• React Native allows you to build mobile apps using the React framework.

Browser APIs

Over the past few years, many new APIs have been introduced to the browser allowing you to do all sorts of fun things.

  • Service Worker API is a large API that allows us to do various things, such as providing offline support.
  • WebRTC is an API that allows us to create real-time connections with another computer and pass through audio and video data.

Some APIs allows us to use device hardware, to do things like reading out sensors or making the device do things (such as vibrate).

  • The Ambient Light Sensor provides information about how bright the ambient light is, which we can use to adapt our site or app.
  • Battery Status is rather self-explanatory; we can request the battery status. Heavier applications can use this to enable a power-saving mode.
  • Geolocation grants us information about the user’s location.
  • We can utilize Network Information to serve smaller files to the client.
  • Notifications are quite useful for many applications, such as chat apps.
  • Are you building a game which uses the mouse for input? Pointer Lock is your friend.
  • Proximity lets you find out how close the user is to the device. Perhaps this could be used to detect hugs?
  • Device Orientation allows us to detect when orientation changes.
  • Vibration allows us to vibrate a device, which is great for games.

Libraries and Frameworks

The purpose of most libraries to get things done easily, so it never hurts to have some experience using them. The more popular libraries and frameworks (such as Angular and React) can even be required for a job. An experiment or two can also be a great way to prepare yourself for an interview.

Know that libraries and frameworks only last so long. Although they are helpful, you should be able to understand the problems they solve and be able to solve those problems without them.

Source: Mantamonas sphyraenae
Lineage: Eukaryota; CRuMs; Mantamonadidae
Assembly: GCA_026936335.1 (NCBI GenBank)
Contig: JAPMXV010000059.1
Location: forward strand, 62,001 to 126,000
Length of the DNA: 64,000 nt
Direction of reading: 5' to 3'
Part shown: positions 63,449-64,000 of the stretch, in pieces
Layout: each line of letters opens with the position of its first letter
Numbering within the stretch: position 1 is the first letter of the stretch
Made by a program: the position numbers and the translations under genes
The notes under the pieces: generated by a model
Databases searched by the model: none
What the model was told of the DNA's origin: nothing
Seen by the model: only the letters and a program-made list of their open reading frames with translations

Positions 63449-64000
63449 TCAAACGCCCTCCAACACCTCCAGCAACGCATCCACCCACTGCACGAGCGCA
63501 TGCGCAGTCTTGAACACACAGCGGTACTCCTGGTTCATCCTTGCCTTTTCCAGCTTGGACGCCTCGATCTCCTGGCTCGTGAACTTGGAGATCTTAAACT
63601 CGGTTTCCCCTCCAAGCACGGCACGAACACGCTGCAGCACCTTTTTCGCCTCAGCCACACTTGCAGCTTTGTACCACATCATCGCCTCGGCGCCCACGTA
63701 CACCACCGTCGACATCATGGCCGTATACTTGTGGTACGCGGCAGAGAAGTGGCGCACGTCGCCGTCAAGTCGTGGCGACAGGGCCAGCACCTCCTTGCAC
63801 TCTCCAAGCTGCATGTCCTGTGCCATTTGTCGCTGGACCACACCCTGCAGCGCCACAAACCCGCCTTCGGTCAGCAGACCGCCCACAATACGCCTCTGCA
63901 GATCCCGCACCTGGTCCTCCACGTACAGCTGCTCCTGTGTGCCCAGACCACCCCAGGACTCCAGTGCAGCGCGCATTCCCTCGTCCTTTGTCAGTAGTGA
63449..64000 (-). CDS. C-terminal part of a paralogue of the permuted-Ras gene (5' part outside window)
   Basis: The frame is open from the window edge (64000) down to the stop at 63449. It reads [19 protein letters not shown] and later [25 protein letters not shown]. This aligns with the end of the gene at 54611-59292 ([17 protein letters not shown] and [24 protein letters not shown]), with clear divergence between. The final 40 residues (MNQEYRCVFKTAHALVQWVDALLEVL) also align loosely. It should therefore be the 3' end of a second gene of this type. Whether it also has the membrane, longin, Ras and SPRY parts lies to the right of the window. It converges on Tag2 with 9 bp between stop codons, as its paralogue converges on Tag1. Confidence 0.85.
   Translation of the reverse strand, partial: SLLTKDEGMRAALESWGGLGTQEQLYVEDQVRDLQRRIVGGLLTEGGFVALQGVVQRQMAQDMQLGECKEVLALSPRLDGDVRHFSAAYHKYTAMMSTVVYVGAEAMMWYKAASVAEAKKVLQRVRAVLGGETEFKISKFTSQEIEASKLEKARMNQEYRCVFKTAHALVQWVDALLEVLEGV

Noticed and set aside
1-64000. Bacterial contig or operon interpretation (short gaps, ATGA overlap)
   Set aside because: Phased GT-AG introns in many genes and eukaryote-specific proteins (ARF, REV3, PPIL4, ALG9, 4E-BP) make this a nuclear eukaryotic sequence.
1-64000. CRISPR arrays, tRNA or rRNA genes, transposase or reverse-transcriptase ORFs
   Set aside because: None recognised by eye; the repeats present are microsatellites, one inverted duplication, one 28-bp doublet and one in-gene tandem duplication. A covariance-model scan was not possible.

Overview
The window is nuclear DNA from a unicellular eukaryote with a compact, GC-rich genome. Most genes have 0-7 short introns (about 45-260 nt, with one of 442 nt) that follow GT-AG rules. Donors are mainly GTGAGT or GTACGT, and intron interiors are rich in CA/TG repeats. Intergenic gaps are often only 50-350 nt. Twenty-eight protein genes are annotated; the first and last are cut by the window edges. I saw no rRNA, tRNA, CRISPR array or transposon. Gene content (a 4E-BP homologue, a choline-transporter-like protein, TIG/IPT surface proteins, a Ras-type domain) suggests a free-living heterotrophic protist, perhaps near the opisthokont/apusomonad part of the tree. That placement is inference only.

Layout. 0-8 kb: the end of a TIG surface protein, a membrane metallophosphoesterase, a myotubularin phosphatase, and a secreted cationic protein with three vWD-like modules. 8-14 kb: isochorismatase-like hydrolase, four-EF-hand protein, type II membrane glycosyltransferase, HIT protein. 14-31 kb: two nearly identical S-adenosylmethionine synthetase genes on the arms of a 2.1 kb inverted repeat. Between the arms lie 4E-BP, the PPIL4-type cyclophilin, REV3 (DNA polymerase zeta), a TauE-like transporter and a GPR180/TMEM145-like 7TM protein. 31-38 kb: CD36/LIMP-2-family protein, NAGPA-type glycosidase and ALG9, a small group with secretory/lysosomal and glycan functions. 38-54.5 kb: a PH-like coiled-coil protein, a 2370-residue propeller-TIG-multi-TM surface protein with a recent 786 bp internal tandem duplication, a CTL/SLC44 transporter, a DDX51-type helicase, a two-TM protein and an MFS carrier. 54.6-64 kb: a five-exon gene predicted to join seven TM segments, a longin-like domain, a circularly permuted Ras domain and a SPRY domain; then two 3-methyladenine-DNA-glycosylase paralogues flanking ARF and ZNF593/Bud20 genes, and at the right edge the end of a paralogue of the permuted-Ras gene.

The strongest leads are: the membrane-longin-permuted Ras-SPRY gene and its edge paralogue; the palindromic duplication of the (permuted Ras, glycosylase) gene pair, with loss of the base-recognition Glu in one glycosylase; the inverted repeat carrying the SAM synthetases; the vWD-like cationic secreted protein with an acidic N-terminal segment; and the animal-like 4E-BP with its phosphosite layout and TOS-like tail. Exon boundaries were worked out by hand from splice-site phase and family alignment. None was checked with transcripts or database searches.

• Angular is an MVC framework still used by many teams.
  • React is a library used to render views.
  • Polymer is a library to create Web Components.
  • Lodash.js, Underscore.js and Ramda.js are all functional programming libraries. Some teams love to use them, but many don’t. Either way, a good understanding of functional programming is a much appreciated skill, so any of these are worth checking out.


  • D3.js is a graphics and DOM manipulation library that works well if you want to render graphics with SVG or HTML.
  • p5.js is a library inspired by Processing (a flexible software sketchbook and a language for learning how to code within the context of the visual arts). It has a rich array of functions to draw shapes and do calculations.
  • Three.js is a high-level 3D API to abstract away the difficult bits of WebGL.

The Physical World

Personally, I get really excited when I can write software to do something in the physical world. If you do too, consider purchasing a set of any the following:

  • Raspberry Pi is a credit card-sized single-board computer, ideal for teaching or learning.
  • Arduino is similar to the Raspberry Pi, but is more focused on the electronics side of things.
  • LEGO® MINDSTORMS® is a mini-computer that can control LEGO hardware. What’s not to love?
  • Johhny-Five is a JavaScript framework for robotics and Internet of Things and can be installed on Arduino or similar devices.

All of the above can be programmed with, or is capable of running JavaScript.


Small experiments are a great hands-on approach to learn new things. Another benefit is that they can help you improve the way you work, something that is most valuable in our industry. By enforcing a few rules we can keep experiments fun, motivating yourself to learn more and become better.

For those of you stuck in a rut, I hope this article has provided you with some motivation to start a new, fun experiment. For those of you unsure what to tackle next, I hope this article has provided you with some inspiration. Or maybe you have some great ideas for experiments? Or maybe I missed something out? Either way, I’d really love to hear from you in the comments below.

  • Maria Johnson

    thanks! This is what i call a good article

  • Neil Brown

    Given the article is Javascript specific, i would mention the Espruino and Tessel2 alongside your list of microcontrollers.

    Great article.

  • simon codrington

    Great article mate, always good to get an overview of all the different tools you can use to build fancy things :)

  • Reza Owliaei

    Very nice! Thanks for sharing.